Vocabulary Important for Study of Analytic Philosophy

by Dr. Jan Garrett

Last revised on October 14, 2009

Aristotelian logical and metaphysical vocabulary

Category – an Aristotelian term for a class of objects that objectively possess common features; more specifically, the broadest classes of objects that possess common features, such as substance, quality, quantity, relation, place, time, action, etc. (In the second sense, all individual living beings belong to the category of substance; so do the species and genera of individual living beings, such as human beings, warm-blooded animal, and animal itself.)

Predication – roughly, applying a predicate (e.g., horse, human being, tallest man in Rome, student of Plato) to something, e.g., an individual person or thing, as in "Bucephalus is a horse," or a group of objects, as in "all living beings in this room are human beings."

Vocabulary of 20th century symbolic logic

For a very careful description of the basic grammar of a symbolic language, see this material from Benson Mates, Elementary Logic (1972). The definitions in this grammar may be necessary to understand some of the undefined terms in the vocabulary of symbolic logic below.

First-order Predicate Logic – See Predicate logic below. Predicate logic that permits quantifications over individual objects, but not over predicates. (x)(if Ax then Bx), "for all x, if x is an A then x is a B." 'x' here is a variable that can be "satisfied" by constants representing individual objects.

One-place Predicate – A predicate that requires only a constant, referring to an individual, to create a well-formed sentence.

Predicate logic – an enhancement of truth-functional logic that permits some analysis of simple sentences, for instance, "Pa," which states that object a has the predicate P and might represent "Socrates is bald," or "Rab," which states that objects a and b stand in relation R and might represent "a is to the right of b."

Quantifier – (x) or (E*x), "for all x" or "there is an x".
   I have used E* instead of the backwards E that cannot be expressed in html (the website language).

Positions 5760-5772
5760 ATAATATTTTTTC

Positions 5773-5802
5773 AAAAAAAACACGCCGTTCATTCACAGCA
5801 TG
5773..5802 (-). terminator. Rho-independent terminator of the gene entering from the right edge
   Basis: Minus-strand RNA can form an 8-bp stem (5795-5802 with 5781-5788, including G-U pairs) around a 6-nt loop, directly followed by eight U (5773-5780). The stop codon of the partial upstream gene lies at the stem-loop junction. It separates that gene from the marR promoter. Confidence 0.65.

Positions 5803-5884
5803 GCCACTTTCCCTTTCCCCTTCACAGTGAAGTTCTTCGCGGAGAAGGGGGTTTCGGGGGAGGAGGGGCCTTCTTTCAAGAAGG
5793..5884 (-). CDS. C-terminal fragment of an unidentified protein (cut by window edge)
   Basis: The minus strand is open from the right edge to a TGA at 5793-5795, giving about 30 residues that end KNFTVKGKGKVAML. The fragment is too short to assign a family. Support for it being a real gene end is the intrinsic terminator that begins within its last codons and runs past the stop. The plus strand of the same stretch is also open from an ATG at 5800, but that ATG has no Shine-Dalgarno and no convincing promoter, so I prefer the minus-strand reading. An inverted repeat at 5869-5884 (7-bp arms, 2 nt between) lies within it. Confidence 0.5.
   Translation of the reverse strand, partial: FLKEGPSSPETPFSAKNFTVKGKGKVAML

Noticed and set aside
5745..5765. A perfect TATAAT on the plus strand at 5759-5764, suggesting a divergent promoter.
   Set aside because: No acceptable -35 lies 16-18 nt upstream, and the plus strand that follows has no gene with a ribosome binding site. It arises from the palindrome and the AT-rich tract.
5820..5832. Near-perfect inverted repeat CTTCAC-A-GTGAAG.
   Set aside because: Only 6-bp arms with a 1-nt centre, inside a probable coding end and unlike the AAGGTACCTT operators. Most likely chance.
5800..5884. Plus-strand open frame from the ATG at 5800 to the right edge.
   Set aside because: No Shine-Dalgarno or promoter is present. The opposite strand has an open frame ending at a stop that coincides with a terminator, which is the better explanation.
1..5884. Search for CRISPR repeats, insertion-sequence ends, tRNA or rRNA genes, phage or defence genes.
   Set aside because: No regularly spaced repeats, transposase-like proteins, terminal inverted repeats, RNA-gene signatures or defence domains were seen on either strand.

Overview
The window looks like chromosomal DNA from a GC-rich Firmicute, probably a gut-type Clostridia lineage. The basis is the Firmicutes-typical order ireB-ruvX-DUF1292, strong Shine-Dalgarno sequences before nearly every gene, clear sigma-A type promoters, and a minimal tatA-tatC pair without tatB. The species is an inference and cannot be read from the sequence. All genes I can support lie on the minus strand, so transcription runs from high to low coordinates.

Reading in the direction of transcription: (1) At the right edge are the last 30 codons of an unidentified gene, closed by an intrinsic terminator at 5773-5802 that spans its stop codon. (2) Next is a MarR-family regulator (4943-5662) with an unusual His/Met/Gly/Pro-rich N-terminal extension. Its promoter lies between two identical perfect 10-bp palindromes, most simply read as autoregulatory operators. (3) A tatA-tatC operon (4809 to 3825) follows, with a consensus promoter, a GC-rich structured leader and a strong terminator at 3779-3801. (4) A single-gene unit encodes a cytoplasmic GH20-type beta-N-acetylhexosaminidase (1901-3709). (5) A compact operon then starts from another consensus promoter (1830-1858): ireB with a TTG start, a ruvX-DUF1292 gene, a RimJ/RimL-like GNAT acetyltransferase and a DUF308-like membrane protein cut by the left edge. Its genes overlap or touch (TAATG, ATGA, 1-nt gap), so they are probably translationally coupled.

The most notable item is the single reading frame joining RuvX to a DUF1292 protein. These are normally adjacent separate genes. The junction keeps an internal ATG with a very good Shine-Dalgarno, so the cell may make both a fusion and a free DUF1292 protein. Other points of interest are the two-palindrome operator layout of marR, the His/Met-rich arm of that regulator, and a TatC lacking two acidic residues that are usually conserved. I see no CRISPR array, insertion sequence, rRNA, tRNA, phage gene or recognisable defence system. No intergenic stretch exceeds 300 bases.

Satisfaction of a variable – the substitution of a constant for a variable that ranges over it. For instance, a, which represents Socrates, satisfies Mx, if M represents the predicate 'is mortal'.

Second-Order Predicate Logic – a form of symbolic logic, based on truth-functional logic and first-order predicate logic, but going beyond them and permitting variables for predicates. For instance, "for all properties P there is some individual x that possess all of them." (P might have been defined to vary over a limited set of predicates, say, intellectual and moral perfections.)

Truth conditions of a sentence – the conditions under which a sentence is true, either its direct fit with the world or the rules for combining its components such that the combination will be true. A simple or atomic sentence will be true if it directly fits the world. A compound sentence will be true if the truth-values of its component sentences make it true (according to the principles of truth-functional logic).

Truth-functional logic – the logic governing sentences that claim to directly fit reality or consist of such sentences linked by truth-functional connectives, such as NOT, OR, AND, and IF-THEN.

Truth-value – There are two truth-values, true and false.

Two-placed predicate – A predicate that requires two constants (representing two individuals), or two bound variables, or one of each, to generate a sentence in the symbolic language of first-order predicate calculus.

Value of a variable – In first-order predicate logic, the value of a variable is an item (the constant naming the object) that can be substituted for the variable. See variable, constant.

Variable – a symbol in predicate logic that can vary over a set of entities. In first order predicate logic, it can vary over individuals. Typically, u, v, … z are used. In second order predicate logic, predicate symbols can be variables.

Fregean vocabulary

Meaning – For Frege, our ordinary term "meaning" must be disambiguated as either reference or sense.